Most Greeks know about the golden pages of heroism written by the Greek soldiers in the mountains of Northern Epirus, when Greece bravely fended off the Italian attack in the Greco-Italian War of 1940.
Many, however, ignore the contribution of Greek women; their voluntary and spontaneous offerings and self-sacrifices remain a largely unknown side of the war, especially outside Greece.
The women of Epirus offered their homes to accommodate Greek soldiers, as well as offering food, blankets and every kind of clothing, and they did not hesitate to give all their supplies of food even to the horses of the army.
They were also known for knitting socks and other clothes to keep Greek soldiers warm during the bitter cold days of fighting in the Pindus Mountains, when temperatures reached dangerous lows.
In his war diary, Argyris Balatsos says: “I have met women carrying ammunition. One of them was 88 years old… The snow, the frost, the terrible cold, didn’t seem to scare them. All of them, full of joy, wanted to supply the army with what the transport vehicles couldn’t. Truly the miracle of women.”
The women of Epirus were unsung heroines of the Greco-Italian War
Climbing along steep ravines, in extremely difficult weather conditions, these heroic women also acted as nurses, carrying wounded soldiers to safety and providing first aid.
Women also helped the Army engineers in the arduous labor of opening and repairing roads and bridges during the Greco-Italian War.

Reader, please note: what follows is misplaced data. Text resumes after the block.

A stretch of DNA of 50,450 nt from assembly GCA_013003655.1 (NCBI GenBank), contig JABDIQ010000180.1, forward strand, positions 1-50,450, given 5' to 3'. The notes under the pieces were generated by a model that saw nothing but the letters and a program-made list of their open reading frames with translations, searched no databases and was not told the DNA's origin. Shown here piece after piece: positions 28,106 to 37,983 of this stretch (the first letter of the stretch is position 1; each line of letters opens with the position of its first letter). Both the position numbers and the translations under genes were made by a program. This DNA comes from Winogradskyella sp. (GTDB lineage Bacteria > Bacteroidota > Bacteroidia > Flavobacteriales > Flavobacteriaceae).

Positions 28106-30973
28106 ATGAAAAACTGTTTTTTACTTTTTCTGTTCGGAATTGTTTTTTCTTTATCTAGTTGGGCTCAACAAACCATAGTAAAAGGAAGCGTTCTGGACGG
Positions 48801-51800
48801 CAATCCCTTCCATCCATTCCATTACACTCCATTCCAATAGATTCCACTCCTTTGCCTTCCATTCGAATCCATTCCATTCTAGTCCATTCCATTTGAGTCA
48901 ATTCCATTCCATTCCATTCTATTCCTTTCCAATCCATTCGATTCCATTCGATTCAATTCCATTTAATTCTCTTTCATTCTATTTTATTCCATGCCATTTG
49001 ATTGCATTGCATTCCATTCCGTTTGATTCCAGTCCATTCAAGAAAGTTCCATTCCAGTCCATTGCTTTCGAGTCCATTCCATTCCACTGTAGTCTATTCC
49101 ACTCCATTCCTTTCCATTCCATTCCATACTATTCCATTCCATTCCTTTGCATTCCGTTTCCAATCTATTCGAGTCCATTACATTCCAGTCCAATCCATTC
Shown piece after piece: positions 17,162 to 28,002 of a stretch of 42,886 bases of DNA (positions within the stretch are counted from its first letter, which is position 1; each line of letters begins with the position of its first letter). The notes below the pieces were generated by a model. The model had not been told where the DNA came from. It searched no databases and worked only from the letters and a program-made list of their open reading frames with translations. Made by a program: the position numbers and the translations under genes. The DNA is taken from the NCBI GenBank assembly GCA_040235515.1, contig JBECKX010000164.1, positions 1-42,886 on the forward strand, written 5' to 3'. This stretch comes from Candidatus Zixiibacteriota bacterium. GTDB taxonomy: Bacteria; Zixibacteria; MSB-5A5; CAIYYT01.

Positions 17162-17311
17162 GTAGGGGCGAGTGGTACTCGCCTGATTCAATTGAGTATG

According to a testimony by Takis Ε. Papagiannopoulos, when the engineers failed to build a bridge over Vogiousa river due to the rushing waters, a group of women entered the water, and holding each other tightly around the shoulders, formed an earthwork that checked the rush of the river, making it possible for the bridge builders to complete their work.
There was also at least one recorded incident in which Greek women actually fought the Italian invaders in the village of Limni in Epirus, on November 20, 1940.
A group of Italian soldiers had captured around a dozen young women and were taking them to the school of the village when Greek soldiers suddenly appeared.
The Italians were surprised by both the presence of the soldiers and the reaction of the women, who using axes and large chunks of wood, chased them away. At least ten Italian soldiers were killed and 25 were taken prisoners in this incident.
Although the contribution of the women of Epirus to the war effort is not widely known, it deserves to be recognized, even decades later.